According to Hawley, the earliest existing manuscript of the B¯ıjak was compiled as late as 1805.
(Hawley 2005, p. 270)
Hess 1987b, pp. 111–113; Hawley 2005, p. 269; Vaudeville 1993, p. 132.
2 Research 2.2 Where Kab¯ır can be Found
The Fatehpur manuscript is mentioned later in the essay at section 2.3.6 on
page 42.
Different personalities The personality of Kab¯ır, as it is shown through the poems,
differs from collection to collection. The Kab¯ır in
Adi Granth is someone who cares for
an household; a quite warm figure, as is the Kab¯ır found in the Pa˜ nchv¯an
¯ı. The western
tradition seems, furthermore, to be filled with Bhakti
in a greater extent than the
eastern tradition.
Something that illustrates the latter, is that word ‘Bhakti’ is used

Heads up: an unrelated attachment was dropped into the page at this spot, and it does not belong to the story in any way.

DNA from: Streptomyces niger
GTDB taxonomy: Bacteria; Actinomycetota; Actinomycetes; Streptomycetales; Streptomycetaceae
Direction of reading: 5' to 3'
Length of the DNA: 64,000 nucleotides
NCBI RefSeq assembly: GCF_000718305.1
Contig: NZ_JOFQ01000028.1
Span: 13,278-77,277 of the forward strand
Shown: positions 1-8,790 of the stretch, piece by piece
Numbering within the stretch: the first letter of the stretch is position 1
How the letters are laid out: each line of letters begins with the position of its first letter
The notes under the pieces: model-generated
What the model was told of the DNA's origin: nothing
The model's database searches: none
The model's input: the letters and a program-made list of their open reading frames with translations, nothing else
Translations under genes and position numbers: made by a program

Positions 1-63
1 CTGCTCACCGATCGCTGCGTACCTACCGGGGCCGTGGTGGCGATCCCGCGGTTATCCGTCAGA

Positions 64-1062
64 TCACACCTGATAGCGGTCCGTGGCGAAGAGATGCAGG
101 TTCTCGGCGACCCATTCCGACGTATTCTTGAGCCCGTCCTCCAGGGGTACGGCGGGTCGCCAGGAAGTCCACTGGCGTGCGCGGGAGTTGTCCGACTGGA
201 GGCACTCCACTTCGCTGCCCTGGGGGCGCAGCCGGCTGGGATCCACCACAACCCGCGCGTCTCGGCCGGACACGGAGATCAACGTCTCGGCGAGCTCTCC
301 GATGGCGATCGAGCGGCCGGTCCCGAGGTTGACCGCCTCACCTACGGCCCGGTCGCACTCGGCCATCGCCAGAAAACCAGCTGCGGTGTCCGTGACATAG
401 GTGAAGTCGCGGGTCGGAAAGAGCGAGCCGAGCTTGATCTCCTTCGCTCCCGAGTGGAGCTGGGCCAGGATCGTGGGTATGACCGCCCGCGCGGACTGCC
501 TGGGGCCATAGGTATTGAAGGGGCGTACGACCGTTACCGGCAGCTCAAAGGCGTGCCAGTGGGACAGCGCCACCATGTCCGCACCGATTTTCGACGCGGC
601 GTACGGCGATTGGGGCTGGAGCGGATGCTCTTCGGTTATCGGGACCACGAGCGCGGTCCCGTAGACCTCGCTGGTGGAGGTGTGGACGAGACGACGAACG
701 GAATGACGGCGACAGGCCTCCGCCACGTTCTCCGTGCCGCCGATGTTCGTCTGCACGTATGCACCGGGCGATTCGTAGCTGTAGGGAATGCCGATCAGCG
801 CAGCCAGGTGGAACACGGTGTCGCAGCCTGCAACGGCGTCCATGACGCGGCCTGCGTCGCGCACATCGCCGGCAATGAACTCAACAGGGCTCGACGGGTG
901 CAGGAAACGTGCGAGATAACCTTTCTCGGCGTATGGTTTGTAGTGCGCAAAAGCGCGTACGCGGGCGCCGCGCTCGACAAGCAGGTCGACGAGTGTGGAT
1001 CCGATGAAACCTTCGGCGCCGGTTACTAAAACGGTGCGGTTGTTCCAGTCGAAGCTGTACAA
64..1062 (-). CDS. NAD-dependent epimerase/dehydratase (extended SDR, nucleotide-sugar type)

only 19 times in the whole of the B¯ıjak — but as many as 203 times in the Pa˜ nchv¯an
¯ı and
in the
Adi Granth there are 127 occurrences. The name of Kr
a, a strong indicator of
bhakti, is frequently used in the Pa˜ nchv¯an
¯ı (71 times); it’s common in the
Adi Granth (33
times) — but is never used in the B¯ıjak at all. Even ‘R¯ am’, which is the most common
word for the divine in the B¯ıjak, is only used therein 49 times, or in ab. 24% of the
poems. In the
Adi Granth ‘Bhakti’ is the most common key word, and ‘Ram’ — which
is the second most common — is used as many as 112 times, or in ab. 50% of the poems.
In the Pa˜ nchv¯an
¯ı ‘Ram’ is the most common key word, mentioned as many as 220 times,
or in ab. 52% of the poems; Bhakti takes the second place.
For an illustration of the
numbers mentioned, see figure 1 on page 56.